Update: Broward County schools on Aug. 3 again changed course on whether to comply with or defy an executive order by Republican Gov. Ron DeSantis which prohibited schools from imposing mask mandates on students.
In a written statement to The Epoch Times, the school board has not changed its policy but “paused it.”
“In light of the governor’s executive order, the district is awaiting further guidance before rendering a decision on the mask mandate for the upcoming school year. At this time, the district’s face covering policy, which requires the use of masks in district schools and facilities, remains in place.”
The School Board plans to discuss next steps at a special meeting on August 10.
Dr. Vickie Cartwright, interim superintendent of Broward County schools is looking into the executive order further.
“The school board is reviewing information and looking for language from our executive rules as a result of the governor’s executive order,” Cartwright said in a video statement.
On July 30, the governor signed an executive order that protects parents’ right to make decisions regarding the masking of their children as a means of protecting them from COVID-19. A month earlier, he signed a bill that protected the parents’ “fundamental right” to make decisions for the upbringing, education, health care, or mental health of their minor children.
“Many Florida schoolchildren have suffered under forced masking policies, and it is prudent to protect the ability of parents to make decisions regarding the wearing of masks by their children,” DeSantis said.
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As we detailed earlier, Florida Governor Ron DeSantis has had enough of the Covid hysteria.
Aside from going on record and calling the lockdowns a "huge mistake" back in April of his year, DeSantis has done everything he can to try and turn over the power in his state to its citizens, and away from the government.
The latest example of this comes this week, where DeSantis stood down Florida's second largest school district that was attempting to impose a mask mandate. In response, DeSantis threatened to withhold funding from the district.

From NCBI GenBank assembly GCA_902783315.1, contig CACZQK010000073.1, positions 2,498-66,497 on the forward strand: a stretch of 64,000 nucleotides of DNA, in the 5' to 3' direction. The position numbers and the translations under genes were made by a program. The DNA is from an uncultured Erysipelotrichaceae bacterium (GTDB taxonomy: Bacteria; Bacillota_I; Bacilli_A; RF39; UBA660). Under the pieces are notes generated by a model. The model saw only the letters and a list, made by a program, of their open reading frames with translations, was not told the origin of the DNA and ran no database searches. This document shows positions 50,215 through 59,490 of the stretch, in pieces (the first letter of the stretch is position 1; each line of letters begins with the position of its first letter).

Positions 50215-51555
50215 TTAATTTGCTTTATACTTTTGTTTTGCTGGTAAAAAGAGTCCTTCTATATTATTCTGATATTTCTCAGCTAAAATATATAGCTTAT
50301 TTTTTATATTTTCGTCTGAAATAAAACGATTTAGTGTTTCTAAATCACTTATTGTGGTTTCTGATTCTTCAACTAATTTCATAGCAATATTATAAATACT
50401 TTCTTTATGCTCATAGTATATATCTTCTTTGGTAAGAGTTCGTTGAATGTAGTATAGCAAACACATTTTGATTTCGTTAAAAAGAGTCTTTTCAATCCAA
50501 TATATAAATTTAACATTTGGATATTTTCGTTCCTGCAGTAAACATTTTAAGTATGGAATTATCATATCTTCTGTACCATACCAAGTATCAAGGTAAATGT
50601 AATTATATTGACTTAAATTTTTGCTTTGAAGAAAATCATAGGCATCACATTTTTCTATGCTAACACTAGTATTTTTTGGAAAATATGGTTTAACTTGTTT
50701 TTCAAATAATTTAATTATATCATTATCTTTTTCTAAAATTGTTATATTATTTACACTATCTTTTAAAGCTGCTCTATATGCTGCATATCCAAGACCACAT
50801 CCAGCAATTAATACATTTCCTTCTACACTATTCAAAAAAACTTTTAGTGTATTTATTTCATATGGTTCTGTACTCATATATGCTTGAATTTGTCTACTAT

"Broward County Public Schools announced last week that it would require mask use after the CDC issued new guidance recommending universal indoor masking for all teachers, staff, students and visitors to K-12 schools this incoming school year, regardless of vaccination status," Axios reported this week.
DeSantis had issued an executive order last Friday barring schools from requiring masks when school re-opens next month. His order read that "if the State Board of Education determines that a district school board is unwilling or unable to comply with the law, the State Board shall have the authority to, among other things, withhold the transfer of state funds, discretionary grant funds ... and declare the school district ineligible for competitive grants."
And that's exactly what DeSantis threatened to do before Broward County Public Schools backed down, releasing a statement on Monday that said: "Broward County Public Schools intends to comply with the governor's latest executive order."
The statement continued: "Safety remains our highest priority. The district will advocate for all eligible students and staff to receive vaccines and strongly encourage masks to be worn by everyone in schools."
DeSantis also spoke at a press conference this week, stating: “Even among a lot of positive tests, you are seeing much less mortality that you did year-over-year. Would I rather have 5,000 cases among 20-year-olds or 500 cases among seniors? I would rather have the younger.”
“We are not shutting down. We are going to have schools open. We are protecting every Floridian’s job in this state. We are protecting people’s small businesses. These interventions have failed time and time again throughout this pandemic, not just in the United States but abroad.”
“We wanted to mitigate the damage. Now, in hindsight, the 15 days to slow the spread and the 30—it didn’t work,” DeSantis said.
“We shouldn’t have gone down that road.”
Florida’s lockdown order was notably less strict than some of the stay-at-home measures imposed in other states. Recreational activities like walking, biking, golf, and beachgoing were exempted while essential businesses were broadly defined.
“Our economy kept going,” DeSantis said. “It was much different than what you saw in some of those lockdown states.”
DeSantis has also opposed vaccine passports in Florida.